27. EC, European Community (2006) Commission regulation 1881/2006 of 19 December setting maximum levels for certain contaminants in foodstuffs OJEU 364: 5-24.
  28. FAO, Food and Agriculture Organization of the United Nations (2004) Worldwide regulations for mycotoxins in food and feed in 2003
  29. Aygun O, Essiz D, Durmaz H, Yarsan E, Altintas L (2009) Aflatoxin M1 levels in Surk samples, a traditional Turkish cheese from southern Turkey. B. Environ Contam Tox 83: 164-167
  30. De Oca-Flores EM, Castelán‐Ortega OA, Estrada‐Flores JG, Espinoza‐Ortega A (2009) Oaxaca cheese: Manufacture process and physicochemical characteristics . Int J Dairy Technol 62: 535-540
  31. Villanueva-Carvajal A, Esteban-Chávez M, Espinoza-Ortega A, Arriaga-Jordán CM, Domínguez-López A (2012) Oaxaca cheese: Flavour, texture and their interaction in a Mexican traditional pasta filata type cheese. J Food 10: 63-70.
  32. INEGI, Instituto Nacional de Estadística, Geografía e Informática (2008) Encuesta industrial mensual. Cantidad y valor de producción de los productos elaborados. Encuestas tradicionales en establecimientos.
  33. Carvajal M, Bolaños A, Rojo F, Méndez I (2003) Aflatoxin M1 in pasteurized and ultrapasteurized milk with different fat content in Mexico. J Food Protect66: 1885-1892
  34. AOAC, Association of Official Analytical Chemists (2006) Natural toxins. In Official Methods of Analysis of AOAC International, 18th ed, Horwitz W, Latimer GW Jr, Trucksess MW (Eds) 1-51. Gaithersburg (MD): AOAC International.
  35. Pietri A, Bertuzzi T, Bertuzzi P, Piva G (1997) Aflatoxin M1 occurrence in samples of Grana Padano cheese. Food Addit Contam 14: 341-344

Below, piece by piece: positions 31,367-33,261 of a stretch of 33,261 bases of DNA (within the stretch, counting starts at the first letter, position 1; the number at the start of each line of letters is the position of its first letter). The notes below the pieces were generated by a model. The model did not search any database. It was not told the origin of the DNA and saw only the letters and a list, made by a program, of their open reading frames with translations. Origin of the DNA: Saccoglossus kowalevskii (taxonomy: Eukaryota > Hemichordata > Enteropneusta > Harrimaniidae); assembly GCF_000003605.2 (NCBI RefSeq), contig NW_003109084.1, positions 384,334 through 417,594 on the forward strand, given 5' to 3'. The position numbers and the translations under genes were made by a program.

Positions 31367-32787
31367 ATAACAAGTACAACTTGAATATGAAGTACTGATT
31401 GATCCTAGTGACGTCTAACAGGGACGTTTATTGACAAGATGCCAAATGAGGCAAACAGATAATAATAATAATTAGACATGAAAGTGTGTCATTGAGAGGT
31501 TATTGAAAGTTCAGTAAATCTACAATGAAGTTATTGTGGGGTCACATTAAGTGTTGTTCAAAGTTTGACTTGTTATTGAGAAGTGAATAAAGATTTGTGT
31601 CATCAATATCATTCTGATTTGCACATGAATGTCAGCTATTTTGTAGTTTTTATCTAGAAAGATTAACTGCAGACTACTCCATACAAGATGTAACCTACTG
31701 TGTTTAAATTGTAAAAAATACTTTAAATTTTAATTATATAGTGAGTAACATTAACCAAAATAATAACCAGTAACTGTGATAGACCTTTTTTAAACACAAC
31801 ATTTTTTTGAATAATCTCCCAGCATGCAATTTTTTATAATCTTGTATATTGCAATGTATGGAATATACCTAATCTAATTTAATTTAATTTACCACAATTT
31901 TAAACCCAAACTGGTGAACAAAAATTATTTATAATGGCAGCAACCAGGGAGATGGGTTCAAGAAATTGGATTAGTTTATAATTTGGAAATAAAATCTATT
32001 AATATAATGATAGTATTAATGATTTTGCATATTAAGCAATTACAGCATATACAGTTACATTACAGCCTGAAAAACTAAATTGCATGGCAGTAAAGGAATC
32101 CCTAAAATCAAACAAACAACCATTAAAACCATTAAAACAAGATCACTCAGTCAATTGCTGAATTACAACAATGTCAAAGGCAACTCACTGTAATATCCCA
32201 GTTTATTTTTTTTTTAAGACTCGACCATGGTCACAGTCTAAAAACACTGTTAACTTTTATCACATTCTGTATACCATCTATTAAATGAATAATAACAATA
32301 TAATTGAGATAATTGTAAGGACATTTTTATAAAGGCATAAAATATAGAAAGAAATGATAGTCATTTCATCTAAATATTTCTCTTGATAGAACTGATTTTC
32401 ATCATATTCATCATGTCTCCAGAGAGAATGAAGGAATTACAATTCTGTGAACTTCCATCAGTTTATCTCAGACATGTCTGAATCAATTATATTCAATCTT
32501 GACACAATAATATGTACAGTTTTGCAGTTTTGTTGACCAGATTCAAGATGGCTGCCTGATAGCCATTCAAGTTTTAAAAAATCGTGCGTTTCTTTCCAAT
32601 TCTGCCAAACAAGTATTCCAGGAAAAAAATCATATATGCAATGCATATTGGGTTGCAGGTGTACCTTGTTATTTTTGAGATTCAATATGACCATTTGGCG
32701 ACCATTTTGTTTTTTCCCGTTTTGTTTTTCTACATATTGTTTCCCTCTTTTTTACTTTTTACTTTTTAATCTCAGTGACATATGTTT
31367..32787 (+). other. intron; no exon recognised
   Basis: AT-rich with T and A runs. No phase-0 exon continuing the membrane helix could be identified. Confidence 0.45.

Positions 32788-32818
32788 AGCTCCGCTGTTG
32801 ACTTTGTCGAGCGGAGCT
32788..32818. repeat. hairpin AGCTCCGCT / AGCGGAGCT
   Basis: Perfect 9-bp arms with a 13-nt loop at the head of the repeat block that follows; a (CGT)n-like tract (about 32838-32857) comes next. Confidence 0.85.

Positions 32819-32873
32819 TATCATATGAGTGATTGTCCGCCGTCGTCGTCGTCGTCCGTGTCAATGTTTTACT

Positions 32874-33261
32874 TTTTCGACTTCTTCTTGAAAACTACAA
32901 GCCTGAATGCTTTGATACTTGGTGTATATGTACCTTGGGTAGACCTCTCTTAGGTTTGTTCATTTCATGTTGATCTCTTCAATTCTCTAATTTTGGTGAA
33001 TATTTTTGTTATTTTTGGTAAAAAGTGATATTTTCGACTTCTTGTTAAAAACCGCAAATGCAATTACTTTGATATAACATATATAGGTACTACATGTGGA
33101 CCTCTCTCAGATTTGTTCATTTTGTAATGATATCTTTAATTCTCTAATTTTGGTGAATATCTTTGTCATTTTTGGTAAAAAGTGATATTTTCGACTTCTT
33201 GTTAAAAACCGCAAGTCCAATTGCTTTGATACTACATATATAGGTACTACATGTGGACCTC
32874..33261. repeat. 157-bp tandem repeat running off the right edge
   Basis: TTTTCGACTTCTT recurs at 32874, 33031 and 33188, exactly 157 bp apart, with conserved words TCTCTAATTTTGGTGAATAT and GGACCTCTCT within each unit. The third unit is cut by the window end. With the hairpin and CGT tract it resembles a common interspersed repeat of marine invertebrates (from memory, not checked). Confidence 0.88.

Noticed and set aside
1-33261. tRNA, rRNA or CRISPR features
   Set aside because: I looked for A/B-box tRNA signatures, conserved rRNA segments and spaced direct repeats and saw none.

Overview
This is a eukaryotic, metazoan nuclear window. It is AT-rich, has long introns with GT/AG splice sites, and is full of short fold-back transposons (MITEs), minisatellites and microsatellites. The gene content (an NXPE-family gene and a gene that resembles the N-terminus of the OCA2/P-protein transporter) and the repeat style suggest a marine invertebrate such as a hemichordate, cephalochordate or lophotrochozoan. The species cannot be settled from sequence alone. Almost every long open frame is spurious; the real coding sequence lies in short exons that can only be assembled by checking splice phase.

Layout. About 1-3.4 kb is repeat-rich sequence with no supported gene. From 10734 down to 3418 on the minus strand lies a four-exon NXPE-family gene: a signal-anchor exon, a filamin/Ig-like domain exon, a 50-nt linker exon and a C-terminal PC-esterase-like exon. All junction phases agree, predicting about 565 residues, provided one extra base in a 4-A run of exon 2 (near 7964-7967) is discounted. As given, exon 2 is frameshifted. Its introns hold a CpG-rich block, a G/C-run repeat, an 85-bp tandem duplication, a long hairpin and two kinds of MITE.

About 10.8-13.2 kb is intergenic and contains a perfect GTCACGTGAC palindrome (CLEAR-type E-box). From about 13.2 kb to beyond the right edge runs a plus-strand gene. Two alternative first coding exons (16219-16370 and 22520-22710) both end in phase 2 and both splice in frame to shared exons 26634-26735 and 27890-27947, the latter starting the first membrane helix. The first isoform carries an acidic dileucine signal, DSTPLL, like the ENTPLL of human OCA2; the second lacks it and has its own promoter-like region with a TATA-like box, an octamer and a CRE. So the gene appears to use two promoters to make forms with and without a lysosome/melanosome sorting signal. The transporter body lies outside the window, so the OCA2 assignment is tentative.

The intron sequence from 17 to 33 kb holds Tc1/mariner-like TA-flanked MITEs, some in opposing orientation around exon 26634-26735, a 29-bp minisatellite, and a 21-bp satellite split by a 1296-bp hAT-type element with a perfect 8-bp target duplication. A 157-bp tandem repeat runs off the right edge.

36. Trombete FM, Castro IMD, Teixeira ADS, Saldanha T, Fraga ME (2014) Aflatoxin M1 contamination in grated parmesan cheese marketed in Rio de Janeiro-Brazil. Braz. Archf Biol Technol 57:269-273
  37. R-Biopharm Rhone Ltd (2012) Easi-extract aflatoxin. Guía de uso para el usuario. RP71RP70N/V12/28.06.12. Block 10 Todd Campus, West of Scotland Science Park. Acre Road, Glasgow G20 0XA. UK, pp: 3-12.
  38. Iha MH, Barbosa CB, Okada IA, Trucksess MW (2013) Aflatoxin M1 in milk and distribution and stability of aflatoxin M1 during production and storage of yoghurt and cheese. Food Control 29: 1-6.
  39. Kok Th W (1994) Derivatization reactions for the determination of aflatoxins by liquid chromatography with fluorescence detection. J Chromatogr B 659: 127-137.
  40. Cavaliere C, Foglia P, Guarino C, Marzioni F, Nazzari M, et al. 2006) Aflatoxin M1 determination in cheese by liquid chromatography-tandem mass spectrometry. J Chromatogr A 1135:135-141